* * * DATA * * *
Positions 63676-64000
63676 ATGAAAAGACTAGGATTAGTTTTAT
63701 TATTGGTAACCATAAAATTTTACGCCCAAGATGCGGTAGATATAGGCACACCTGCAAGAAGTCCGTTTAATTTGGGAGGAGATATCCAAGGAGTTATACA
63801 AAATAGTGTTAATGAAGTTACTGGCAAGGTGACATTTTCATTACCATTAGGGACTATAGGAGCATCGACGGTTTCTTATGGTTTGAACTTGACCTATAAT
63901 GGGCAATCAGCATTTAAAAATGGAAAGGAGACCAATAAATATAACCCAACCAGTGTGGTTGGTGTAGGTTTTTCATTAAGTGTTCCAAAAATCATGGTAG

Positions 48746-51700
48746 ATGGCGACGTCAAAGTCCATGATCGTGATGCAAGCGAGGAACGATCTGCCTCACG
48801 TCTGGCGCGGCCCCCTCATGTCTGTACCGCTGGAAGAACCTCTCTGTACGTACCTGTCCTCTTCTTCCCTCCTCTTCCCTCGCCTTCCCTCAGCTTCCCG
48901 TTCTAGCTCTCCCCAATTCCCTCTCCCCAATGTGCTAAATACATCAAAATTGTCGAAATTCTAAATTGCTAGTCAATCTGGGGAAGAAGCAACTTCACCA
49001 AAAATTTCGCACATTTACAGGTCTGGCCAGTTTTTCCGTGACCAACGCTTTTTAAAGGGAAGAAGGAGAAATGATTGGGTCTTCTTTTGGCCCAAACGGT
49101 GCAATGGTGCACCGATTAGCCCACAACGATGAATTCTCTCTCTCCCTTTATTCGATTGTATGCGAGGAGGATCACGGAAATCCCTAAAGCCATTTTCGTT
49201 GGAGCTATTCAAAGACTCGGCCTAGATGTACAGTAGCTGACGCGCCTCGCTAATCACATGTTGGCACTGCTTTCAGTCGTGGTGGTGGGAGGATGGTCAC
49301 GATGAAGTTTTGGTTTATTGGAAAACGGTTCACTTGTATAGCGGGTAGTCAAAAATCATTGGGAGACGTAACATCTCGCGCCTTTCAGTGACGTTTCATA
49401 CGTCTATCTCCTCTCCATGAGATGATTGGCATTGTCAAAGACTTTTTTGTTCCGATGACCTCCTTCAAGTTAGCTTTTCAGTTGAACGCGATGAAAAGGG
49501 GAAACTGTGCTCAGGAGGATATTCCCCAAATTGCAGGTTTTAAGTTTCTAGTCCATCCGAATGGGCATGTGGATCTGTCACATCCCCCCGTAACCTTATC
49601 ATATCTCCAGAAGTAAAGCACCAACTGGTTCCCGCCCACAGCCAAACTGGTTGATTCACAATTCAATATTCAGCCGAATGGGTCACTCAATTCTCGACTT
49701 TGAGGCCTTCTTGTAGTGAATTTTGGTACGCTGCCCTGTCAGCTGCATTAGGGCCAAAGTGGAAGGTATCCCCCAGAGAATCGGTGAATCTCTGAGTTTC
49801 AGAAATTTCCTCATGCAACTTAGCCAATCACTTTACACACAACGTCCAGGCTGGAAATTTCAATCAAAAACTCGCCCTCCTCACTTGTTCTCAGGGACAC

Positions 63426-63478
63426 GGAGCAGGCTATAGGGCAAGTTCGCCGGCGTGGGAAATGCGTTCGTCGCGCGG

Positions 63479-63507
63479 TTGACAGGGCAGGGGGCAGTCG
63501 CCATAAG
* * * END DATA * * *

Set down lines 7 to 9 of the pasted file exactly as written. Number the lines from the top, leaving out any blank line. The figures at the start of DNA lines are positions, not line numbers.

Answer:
48746 ATGGCGACGTCAAAGTCCATGATCGTGATGCAAGCGAGGAACGATCTGCCTCACG
48801 TCTGGCGCGGCCCCCTCATGTCTGTACCGCTGGAAGAACCTCTCTGTACGTACCTGTCCTCTTCTTCCCTCCTCTTCCCTCGCCTTCCCTCAGCTTCCCG
48901 TTCTAGCTCTCCCCAATTCCCTCTCCCCAATGTGCTAAATACATCAAAATTGTCGAAATTCTAAATTGCTAGTCAATCTGGGGAAGAAGCAACTTCACCA